Back in March, a profusion of painted lady butterflies in Southern California made headlines. The colorful insects were said to be passing through the area on their way to Oregon and other points to the north.
Two months later millions of the black, orange and white butterflies continue to be seen in the West San Fernando Valley, Upper Las Virgenes Canyon Open Space Preserve (Ahmanson Ranch), and other areas. Recently there has been an uptick in their numbers and there have been some remarkable displays of the flyers along local trails.
There are three very similar species of “lady” butterflies in the genus Vanessa — the painted lady (Vanessa cardui), the American lady (Vanessa virginiensis) and the west coast lady (Vanessa annabella). The Canadian Biodiversity Information Facility web site has a side-by-side comparison of these species and this post on BugGuide.net compares the American lady to the painted lady.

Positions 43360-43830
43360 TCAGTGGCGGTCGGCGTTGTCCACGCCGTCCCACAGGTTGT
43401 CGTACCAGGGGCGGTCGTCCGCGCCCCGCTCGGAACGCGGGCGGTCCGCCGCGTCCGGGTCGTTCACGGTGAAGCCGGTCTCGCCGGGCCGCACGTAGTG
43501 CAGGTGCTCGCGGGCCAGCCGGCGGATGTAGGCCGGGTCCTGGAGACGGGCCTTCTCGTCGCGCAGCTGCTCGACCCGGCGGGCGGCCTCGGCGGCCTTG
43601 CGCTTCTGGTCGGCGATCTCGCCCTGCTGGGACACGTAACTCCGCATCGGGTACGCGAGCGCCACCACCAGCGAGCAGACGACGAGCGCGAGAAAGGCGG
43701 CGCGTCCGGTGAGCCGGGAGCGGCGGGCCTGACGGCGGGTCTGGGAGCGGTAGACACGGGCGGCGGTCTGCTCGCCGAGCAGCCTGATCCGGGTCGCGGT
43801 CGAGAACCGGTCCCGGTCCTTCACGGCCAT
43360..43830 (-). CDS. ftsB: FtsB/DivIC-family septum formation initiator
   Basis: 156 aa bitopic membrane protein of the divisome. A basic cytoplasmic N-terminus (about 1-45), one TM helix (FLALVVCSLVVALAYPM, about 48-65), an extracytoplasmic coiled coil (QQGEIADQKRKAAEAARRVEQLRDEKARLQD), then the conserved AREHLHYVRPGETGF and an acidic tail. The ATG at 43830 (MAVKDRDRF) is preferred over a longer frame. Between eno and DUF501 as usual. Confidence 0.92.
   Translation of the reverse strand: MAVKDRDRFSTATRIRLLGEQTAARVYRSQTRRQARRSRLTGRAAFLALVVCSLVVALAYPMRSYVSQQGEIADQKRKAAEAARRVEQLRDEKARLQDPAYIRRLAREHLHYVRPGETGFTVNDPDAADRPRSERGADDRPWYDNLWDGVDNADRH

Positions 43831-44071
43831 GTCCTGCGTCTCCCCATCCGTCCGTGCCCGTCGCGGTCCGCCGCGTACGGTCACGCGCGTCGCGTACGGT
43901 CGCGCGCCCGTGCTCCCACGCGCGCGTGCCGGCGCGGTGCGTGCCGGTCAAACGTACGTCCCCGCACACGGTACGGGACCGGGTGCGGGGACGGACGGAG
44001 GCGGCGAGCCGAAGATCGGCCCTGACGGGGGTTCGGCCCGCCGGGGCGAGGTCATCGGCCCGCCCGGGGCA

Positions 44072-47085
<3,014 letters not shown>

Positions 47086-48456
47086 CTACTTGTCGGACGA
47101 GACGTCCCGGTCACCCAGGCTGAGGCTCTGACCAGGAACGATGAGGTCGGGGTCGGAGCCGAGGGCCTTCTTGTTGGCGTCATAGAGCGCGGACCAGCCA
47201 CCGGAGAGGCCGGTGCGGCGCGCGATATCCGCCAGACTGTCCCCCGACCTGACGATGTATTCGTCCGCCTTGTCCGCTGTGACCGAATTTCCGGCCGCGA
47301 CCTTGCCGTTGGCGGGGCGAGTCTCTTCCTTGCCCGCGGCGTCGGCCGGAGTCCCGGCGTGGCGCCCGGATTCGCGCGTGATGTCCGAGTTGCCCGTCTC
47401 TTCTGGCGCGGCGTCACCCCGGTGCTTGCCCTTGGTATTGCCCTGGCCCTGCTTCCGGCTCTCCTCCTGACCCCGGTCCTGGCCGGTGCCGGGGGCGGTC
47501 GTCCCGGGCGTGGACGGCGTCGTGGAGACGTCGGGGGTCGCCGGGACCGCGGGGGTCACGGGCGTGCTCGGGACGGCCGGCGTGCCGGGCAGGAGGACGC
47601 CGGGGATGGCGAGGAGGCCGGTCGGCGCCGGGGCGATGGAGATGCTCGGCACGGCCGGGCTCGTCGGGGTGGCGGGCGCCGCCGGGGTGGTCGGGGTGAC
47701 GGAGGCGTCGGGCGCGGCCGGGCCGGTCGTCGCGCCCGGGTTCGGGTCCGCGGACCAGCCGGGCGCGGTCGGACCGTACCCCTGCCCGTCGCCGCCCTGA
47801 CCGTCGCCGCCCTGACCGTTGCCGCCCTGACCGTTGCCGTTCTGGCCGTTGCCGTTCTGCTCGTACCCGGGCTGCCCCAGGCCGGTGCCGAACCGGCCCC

The lady butterflies I’ve looked at closely in Upper Las Virgenes Canyon Open Space Preserve have the identifying characteristics of the painted lady (Vanessa cardui). Here are an open-wing photo and a closed-wing photo of painted lady butterflies in Upper Las Virgenes Canyon Open Space Preserve.
This three-minute slow-motion video of painted lady butterflies in upper Las Virgenes Canyon reveals their fluid, bird-like flight. The purple flowers in the video are winter vetch, an introduced plant which is also more abundant this year.